Saudi Arabia, a kingdom that’s been allied with the United States since 1933, has been directly involved in bringing about one of the most horrifying famines in history in the country of Yemen. But this may be news to you if you’ve only been watching mainstream coverage of the situation – and there hasn’t been much of that coverage in the first place.
After years of bombing campaigns by Saudi Arabia with support from other Gulf states and the U.S., nearly half a million Yemeni children are months away from famine. The situation is compounded by the fact that over 50 percent of the population is living below the poverty line.
The U.S.-Saudi alliance, which has devastated the region in nearly unimaginable ways, has been partly strengthened by the U.S.’ devotion to preserving the political supremacy of Gulf states – more specifically, their military strength. According to the U.S. State Department’s
Bureau of Eastern Affairs, “Saudi Arabia is […] a strong partner in regional security and counter-terrorism efforts, providing military, diplomatic, and financial cooperation. It works closely with U.S. law enforcement to safeguard both countries’ national security interests.”
The U.S. has provided Saudi Arabia with economic and military assistance since full diplomatic relations were established in 1940. In February 1943, President Franklin D. Roosevelt made Saudi Arabia eligible for lend-lease assistance, describing the kingdom as “vital.” The lend-lease policy
between the US and Saudi Arabia meant that FDR was permitted “to transfer arms or any other defense materials for which Congress appropriated money to “the government of any country whose defense the President deems vital to the defense of the United States.” Two years later, Roosevelt would visit Ibn Saud, the first monarch and founder of Saudi Arabia, and publicly affirm U.S. commitment to the country and its monarchy. The reason for this tremendous display of solidarity? Oil.
According to a draft memorandum
released in 1945, oil reserves in Saudi Arabia “constitute a stupendous source of strategic power, and [are] one of the greatest material prizes in world history…” The memo goes on to say that “it will undoubtedly be lost to the United States unless this Government is able to demonstrate in a practical way its recognition of this concession as of national interest by acceding to the reasonable requests of King Ibn Saud that he be assisted temporarily in his economic and financial difficulties until the exploitation of the concession, on a practical commercial basis, begins to bring substantial royalties to Saudi Arabia.”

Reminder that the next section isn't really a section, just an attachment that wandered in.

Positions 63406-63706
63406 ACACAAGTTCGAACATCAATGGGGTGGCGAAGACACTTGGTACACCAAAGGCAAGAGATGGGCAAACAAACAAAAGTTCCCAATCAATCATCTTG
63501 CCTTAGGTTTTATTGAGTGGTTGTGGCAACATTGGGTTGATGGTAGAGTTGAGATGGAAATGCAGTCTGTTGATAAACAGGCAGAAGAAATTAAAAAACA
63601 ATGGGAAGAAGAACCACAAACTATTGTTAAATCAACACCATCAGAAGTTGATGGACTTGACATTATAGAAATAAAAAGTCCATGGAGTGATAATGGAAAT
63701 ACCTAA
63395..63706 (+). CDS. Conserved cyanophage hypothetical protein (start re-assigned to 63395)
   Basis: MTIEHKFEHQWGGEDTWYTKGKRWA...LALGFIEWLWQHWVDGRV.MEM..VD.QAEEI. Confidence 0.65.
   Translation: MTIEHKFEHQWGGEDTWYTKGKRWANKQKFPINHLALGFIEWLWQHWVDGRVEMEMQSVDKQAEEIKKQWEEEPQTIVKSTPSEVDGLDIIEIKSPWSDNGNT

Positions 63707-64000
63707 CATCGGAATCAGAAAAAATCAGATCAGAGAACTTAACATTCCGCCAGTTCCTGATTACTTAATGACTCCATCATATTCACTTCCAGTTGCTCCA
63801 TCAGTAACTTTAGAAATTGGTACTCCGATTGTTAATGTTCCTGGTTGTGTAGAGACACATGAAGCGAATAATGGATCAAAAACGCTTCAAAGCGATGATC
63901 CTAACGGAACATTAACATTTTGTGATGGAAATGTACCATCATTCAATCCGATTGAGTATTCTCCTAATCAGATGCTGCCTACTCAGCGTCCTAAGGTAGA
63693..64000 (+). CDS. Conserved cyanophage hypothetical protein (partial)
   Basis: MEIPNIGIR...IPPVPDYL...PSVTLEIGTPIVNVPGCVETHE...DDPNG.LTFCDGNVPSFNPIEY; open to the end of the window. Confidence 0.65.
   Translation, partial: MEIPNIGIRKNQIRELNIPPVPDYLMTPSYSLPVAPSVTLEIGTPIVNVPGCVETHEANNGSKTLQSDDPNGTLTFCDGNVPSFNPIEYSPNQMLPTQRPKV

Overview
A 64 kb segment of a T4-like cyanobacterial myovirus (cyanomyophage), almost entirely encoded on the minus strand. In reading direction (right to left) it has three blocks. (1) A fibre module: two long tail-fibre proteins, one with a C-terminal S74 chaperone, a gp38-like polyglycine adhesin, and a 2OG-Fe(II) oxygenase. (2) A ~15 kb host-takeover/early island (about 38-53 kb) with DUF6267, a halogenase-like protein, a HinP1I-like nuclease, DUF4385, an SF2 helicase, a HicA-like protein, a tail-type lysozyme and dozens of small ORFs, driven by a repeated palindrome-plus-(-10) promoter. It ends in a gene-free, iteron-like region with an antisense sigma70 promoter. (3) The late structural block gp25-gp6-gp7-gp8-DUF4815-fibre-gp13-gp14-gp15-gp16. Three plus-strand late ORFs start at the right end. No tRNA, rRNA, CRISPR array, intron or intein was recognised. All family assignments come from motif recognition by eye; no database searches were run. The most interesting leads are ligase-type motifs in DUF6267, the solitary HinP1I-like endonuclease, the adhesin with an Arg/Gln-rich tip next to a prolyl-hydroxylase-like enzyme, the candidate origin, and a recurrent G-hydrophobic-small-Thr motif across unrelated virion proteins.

A U.S. military presence in the Gulf was firmly established by way of such royalties, and as U.S. administrations have come and gone, the country’s relationship with Saudi Arabia has never wavered.
The Saudi Kingdom, with its oil-based cash flow, has since become one of the most influential Gulf states in Washington, and the U.S. has remained just as steadfast in its commitment to the kingdom. Even as Saudi bombs have fallen on hospitals, schools and densely populated civilian areas in Yemen, the U.S. has refused to reprimand Saudi Arabia. After the Obama administration publicly authorized the military bombardment of Yemen,
describing it as a “military action to defend Saudi Arabia’s border and to protect Yemen’s legitimate government…,” his administration awarded Saudi Arabia with artillery
and even went as far as to refuel Saudi jets
that have taken part in deadly bombing campaigns.
While specific data concerning the U.S. Air Force’s refueling of foreign aircraft isn’t publicly released, Air Force Central Command spokeswoman Capt. Kathleen Atanasoff reported in February
that U.S. service tankers took part in over 7,000 refueling “events,” with “about 54 million pounds of fuel off-loaded in support of Saudi operations in Yemen.”
Despite this, the Obama administration continued to provide the kingdom with record-setting weapons deals,
with little to nothing said regarding the country’s unabashed abuses of human rights. Now, arms deals that were frozen by Obama over human rights concerns, have beenunfrozen by Trump
as he further ramps up U.S. involvement in Yemen.
Yemen has continued to suffer from the U.S. relationship with Saudi Arabia, and as starvation, scarcity of water and a lack of medical supplies claim more lives, Saudi Arabia’s oil-drenched ambitions are going entirely unchallenged by yet another U.S. administration that is thoroughly invested in maintaining a stranglehold on the region with the help from Gulf monarchs.
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